ON the bus on his way to work, James Cherrie spotted a friend, and the two men moved upstairs for a chat and a smoke.

It was a decision which cost James his life.

Minutes later, the bus skidded and overturned, sliding into the path of an oncoming tram.

James and six fellow passengers, including a 16-year-old girl, who were all on the top deck of the bus, were killed, and 43 people were injured. Nurses and doctors from nearby hospitals, who heard the horrendous crash, rushed to the scene to help.

Glasgow Times: James CherrieJames Cherrie (Image: Joy Knight)

It was May 24, 1950, and James’s daughter Joy was a young child at the time. She has never forgotten the events of that terrible day, however, and recently, she got in touch with the Glasgow Times to ask if other readers recall the crash.

“I wonder if there was ever a memorial to the men and women killed on their way to work that fateful day?” she asks.

“It would be a great thing to have a public memorial on the site.”

Glasgow Times: The Cherrie family on holiday - Joy, brothers, Billy and John, and mum FlorrieThe Cherrie family on holiday - Joy, brothers, Billy and John, and mum Florrie (Image: Joy Knight)

Tram accidents, like this one pictured in 1951 (main image), when two cars collided blocking traffic in the city centre for hours, were rare.

But this one, between the citybound bus and the Anniesland tram, shocked the city.

Our sister newspaper, the then Glasgow Herald, reported the story the next day, under the headline: “Seven dead in city collision – tramcar cuts through top deck of overturned bus."

Glasgow Times: A map, printed in the newspaper, shows the location of the crashA map, printed in the newspaper, shows the location of the crash (Image: Newsquest)

It continued: “One of the worst accidents in the history of Glasgow Corporation Transport Department occurred yesterday when seven persons were killed and 43 injured in a collision in which a tramcar embedded itself in a bus which had skidded and overturned in Great Western Road.”

The dead were Harry McGrane, 45, of Woodside Street; Margaret Macandrew, 16, of Towerhill Road; John Allan, 55, of Ripon Drive, who was postmaster of Kirkintilloch; James Wilson, 29 of Friarcourt Avenue, who was blind and on his way to the Royal Asylum for the Blind in Possilpark, where he had been a carpenter for 13 years; Richard Wright, 45 of Palmer Avenue; Joseph Ferns, 20, of Shafton Road; and Joy’s dad James, who was 41.

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James, who served in the air force during World War Two, lived on Fulton Street in Knightswood. He was married to Florrie, and the couple had three children – Joy and her two brothers John and Billy.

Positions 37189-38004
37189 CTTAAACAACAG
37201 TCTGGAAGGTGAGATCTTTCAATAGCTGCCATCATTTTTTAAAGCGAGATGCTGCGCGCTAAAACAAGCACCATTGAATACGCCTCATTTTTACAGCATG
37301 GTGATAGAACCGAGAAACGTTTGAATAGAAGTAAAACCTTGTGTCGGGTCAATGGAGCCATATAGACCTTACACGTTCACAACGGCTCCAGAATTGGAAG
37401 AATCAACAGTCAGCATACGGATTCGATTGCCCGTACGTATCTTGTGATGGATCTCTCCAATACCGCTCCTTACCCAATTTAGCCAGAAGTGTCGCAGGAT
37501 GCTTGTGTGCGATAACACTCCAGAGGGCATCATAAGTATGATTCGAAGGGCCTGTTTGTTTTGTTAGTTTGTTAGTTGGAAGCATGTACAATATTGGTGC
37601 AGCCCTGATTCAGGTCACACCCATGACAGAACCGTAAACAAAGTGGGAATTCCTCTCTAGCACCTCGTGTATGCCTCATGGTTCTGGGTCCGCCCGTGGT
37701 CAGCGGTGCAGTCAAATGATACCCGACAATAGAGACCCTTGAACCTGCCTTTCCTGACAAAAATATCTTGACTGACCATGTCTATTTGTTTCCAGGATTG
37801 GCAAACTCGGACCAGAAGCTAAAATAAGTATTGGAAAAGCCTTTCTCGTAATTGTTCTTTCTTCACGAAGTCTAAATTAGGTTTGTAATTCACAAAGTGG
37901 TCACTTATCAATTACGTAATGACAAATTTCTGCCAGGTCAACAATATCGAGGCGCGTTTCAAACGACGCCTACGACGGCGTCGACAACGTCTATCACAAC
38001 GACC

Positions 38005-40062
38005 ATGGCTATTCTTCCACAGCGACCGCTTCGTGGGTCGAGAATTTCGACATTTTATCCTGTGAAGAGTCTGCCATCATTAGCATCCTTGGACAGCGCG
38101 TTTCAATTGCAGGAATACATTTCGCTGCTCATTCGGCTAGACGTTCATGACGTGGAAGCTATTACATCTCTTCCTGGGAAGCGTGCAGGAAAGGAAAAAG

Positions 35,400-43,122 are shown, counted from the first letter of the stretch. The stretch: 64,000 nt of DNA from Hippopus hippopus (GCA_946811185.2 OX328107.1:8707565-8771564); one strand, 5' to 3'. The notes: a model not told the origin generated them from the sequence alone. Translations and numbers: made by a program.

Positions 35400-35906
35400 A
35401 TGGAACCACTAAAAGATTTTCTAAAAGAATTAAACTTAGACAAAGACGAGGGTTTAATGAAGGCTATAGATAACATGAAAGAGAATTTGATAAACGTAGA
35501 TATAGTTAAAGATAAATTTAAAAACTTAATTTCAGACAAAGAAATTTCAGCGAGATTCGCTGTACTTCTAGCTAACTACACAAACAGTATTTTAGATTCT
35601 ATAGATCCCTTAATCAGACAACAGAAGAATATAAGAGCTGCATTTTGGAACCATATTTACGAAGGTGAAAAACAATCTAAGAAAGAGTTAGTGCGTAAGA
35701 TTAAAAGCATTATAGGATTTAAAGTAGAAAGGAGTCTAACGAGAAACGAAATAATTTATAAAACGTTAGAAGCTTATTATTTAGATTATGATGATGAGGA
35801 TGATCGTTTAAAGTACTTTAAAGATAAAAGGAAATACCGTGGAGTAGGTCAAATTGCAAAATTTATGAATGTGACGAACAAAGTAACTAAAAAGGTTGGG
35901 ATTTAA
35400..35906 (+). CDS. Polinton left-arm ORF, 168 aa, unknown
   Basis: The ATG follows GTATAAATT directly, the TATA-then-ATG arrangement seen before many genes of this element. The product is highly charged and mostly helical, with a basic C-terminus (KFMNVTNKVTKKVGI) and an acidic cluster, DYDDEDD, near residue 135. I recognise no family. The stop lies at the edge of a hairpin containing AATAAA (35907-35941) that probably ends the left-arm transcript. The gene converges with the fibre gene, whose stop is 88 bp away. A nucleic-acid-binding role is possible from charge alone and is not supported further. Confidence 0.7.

Joy recalls her mother getting to know Mrs Allan, of Ripon Drive, the widow of John Allan, who died in the crash.

Glasgow Times: Joy and Garry in New ZealandJoy and Garry in New Zealand (Image: Joy Knight)

“After the accident, we’d go and have tea with her at tearooms in Anniesland, and sometimes at her home,” she says.

“I remember being very fascinated by her. Once, we visited and she was painting the ceiling herself, and she was reading an encyclopaedia, which was very exciting to me.  She had an academic mind. My own mother cooked and cleaned and sewed – she did not work, it wasn’t done in those days.”

The accident occurred near Beaconsfield Road, reported The Glasgow Herald.

“The bus, which was filled with passengers, skidded, swung across the roadway and fell on its side across the tram rails,” the newspaper said.

“The oncoming tramcar crashed into the bus, ripping through the top deck and became locked with the bus. Many of the passengers were thrown on to the roadway…but others were trapped inside.”

Local nurses, doctors and passers-by were the heroes of the hour, reported the Herald.

Matron Helen Somerville, of Homeland Nursing Home, crawled through the wreckage to offer morphine to a woman badly injured in the crash, while more than 50 nurses from the Royal Glasgow Mental Hospital and Redlands Hospital rushed to the scene.

“Drugs, bandages and urns of tea brought by maids from the hospitals and nursing homes were used to comfort the injured as they were removed from the vehicle,” the newspaper said.

“The conductress of the tram car described the escape of the driver of the tram as ‘miraculous’. He was trapped in his cabin behind the iron staircase after the collision.

“A passer-by who took part in the rescue work said that the bus driver broke from his driving cabin and began tearing at the sides of his bus to free the passengers.”

Alexander Carmichael, one of the passengers on the lower deck of the bus, said he heard screams from the upper deck when the tram ploughed into the bus.

“I heard…the crunch of twisting metal and breaking glass, then just above my head I was horrified to see the driving cabin of the tramcar pierce the roof of the lower deck,” he told the newspaper.

Joy, now a grandmother to Jura, five, and three-year-old Coll, lives in New Zealand with her husband Garry Knight.  She trained as a florist on Great Western Road before moving to London and Paris, and eventually settled in New Zealand. She and Gerry have been married for 49 years.

“I was so young when my dad died, but I have always wondered if anything was done to remember these people in Glasgow,” she says.

“It would be a fitting memorial to achieve some recognition for those who lost their lives, and those who were injured, as well as the wonderful people who came to their rescue.”

Do you recall the 1950 crash? Get in touch with Times Past to share your stories, by emailing ann.fotheringham@glasgowtimes.co.uk